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Don Walsh, Two-Legged Polar Bear

Editor’s Note:  Our friend Don Walsh reached an impressive milestone this week:  He completed his 100th month IN A ROW of swimming in the Atlantic Ocean off the coast of New Jersey.   In the following article, Don talks about his motivation, and gives some tips on how to handle the cold water.  While you may not join Don in an ocean swim this winter, his story may inspire you to get into the pool a little quicker at your next practice.

It all began when Laura Lopez-Bonilla, a good friend from England, told me she was going to swim through the winter to prepare for her first crossing of the English Channel.   I agreed to join her… but on the other side of the Atlantic Ocean.  Throughout the winter, we emailed each other to report how long we’d spent in the ocean and to compare water temperatures (turns out water off the English coast was about the same temp as water off New Jersey).   We didn’t make any dares or bets; we simply shared a love of the ocean.

Laura and I continued to swim through the winter for several years, and she swam the English Channel as a solo and on relay teams.  Since then, Laura (definitely the smart one) stopped swimming through the winter, but I was addicted and have continued to find it enjoyable to both swim and bodysurf in the winter months.  When I come out of the water, even if my hair is freezing, I feel more alive than at any other time.   I didn’t have a goal in mind when I started this monthly ritual.   I grew up swimming in the ocean and have competed in ocean races for 30+ years, so it feels very natural to me and never like a chore.  The "streak" kind of snuck up on me, but now that I’ve reached 100 consecutive months (8 years), I plan to keep on going as long as I’m able and as long as it’s still fun. 

The winter-time swims have helped me in my work with Navy SEAL candidates.  For the past seven years, I’ve been mentoring these SEAL hopefuls, teaching them combat side stroke and helping them get ready to pass their SEAL entry test and to prepare for training in the water off Coronado Island, which ranges between 54F in the winter to 60-62F in the summer.    They have a huge advantage going into training if they can get comfortable in cold water before they go.   If they live in the south, I recommend lots of cold showers or cold baths.  If they live near me in New Jersey, I often take them swimming in the ocean starting in May (water temp in the low 50sF) and going up to the beginning of December.    These candidates have been very grateful for their cold-water immersion in New Jersey.  Getting acclimated is a huge advantage.  The winter swims also helped me prepare for a 41.5-mile swim around the Isle of Jersey.    If I hadn’t done these swims to prepare my body for the cold, the swim might have been a disaster.   Like the Channel swimmers, I planned to cover my body with five pounds of Vaseline and lanolin to keep me warm during the swim.  As my son, Sean, applied the greasy mix, my boat captain asked what he was doing.   "No you’re not," replied the captain.  "If you cover that linebacker’s body of yours with grease, we won’t be able to get you back on the boat after your swim."   So… no grease.  And without that protective layer, the water felt incredibly cold when I jumped in.  But then I thought, ‘I can do this!  I swim in the ocean all winter!’  I started swimming and didn’t think about the cold water the rest of the day.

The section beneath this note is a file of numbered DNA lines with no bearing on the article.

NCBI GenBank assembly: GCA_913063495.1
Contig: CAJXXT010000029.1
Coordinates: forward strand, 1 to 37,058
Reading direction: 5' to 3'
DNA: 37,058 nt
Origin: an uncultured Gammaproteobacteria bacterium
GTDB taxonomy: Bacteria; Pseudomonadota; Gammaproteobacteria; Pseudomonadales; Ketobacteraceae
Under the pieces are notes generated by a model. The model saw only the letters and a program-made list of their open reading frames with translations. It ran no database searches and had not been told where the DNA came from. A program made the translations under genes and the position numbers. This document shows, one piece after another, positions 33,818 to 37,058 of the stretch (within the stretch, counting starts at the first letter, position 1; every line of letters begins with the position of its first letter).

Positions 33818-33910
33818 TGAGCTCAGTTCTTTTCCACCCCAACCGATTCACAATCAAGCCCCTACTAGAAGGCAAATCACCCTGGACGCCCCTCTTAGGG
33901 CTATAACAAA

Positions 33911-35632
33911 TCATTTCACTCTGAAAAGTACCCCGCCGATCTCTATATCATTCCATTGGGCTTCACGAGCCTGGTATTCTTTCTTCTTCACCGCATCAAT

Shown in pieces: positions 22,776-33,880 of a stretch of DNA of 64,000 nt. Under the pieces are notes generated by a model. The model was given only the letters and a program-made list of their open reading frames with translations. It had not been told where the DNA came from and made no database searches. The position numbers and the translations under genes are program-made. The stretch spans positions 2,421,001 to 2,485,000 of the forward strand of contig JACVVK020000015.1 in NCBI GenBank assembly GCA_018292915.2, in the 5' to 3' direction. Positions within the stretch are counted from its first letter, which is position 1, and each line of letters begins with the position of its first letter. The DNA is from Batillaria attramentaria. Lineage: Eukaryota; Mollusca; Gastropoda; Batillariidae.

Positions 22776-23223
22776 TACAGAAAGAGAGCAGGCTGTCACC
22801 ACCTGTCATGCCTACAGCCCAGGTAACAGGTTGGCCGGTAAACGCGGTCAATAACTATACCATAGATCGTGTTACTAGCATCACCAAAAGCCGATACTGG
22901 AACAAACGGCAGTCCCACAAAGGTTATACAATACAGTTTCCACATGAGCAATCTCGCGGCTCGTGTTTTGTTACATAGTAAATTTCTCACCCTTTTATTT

So from a Two-Legged Polar Bear, I offer the following tips for swimming in cold water:

Never go in the ocean alone.  Always have someone to watch you from on shore when you swim.
Go at low tide and swim in waist-deep water.  That way, if anything happens, you can stand up and walk back to the beach.
Keep your swims short during the winter months and build back up through the spring.
Have something to eat before you go in, to help prevent hypothermia.
Have dry clothes to put on when you get out.  Don’t be wet on the ride home.
Don’t waste time testing the water when you know it’s cold.  Just go for it!  Walk into the ocean until you’re waist deep, then dive in and come up swimming.
Kick!  This keeps your feet warmer than if you try to minimize your kick.
Enjoy the fact that you’ll always get the best parking spots and you can put your towel anywhere on the beach!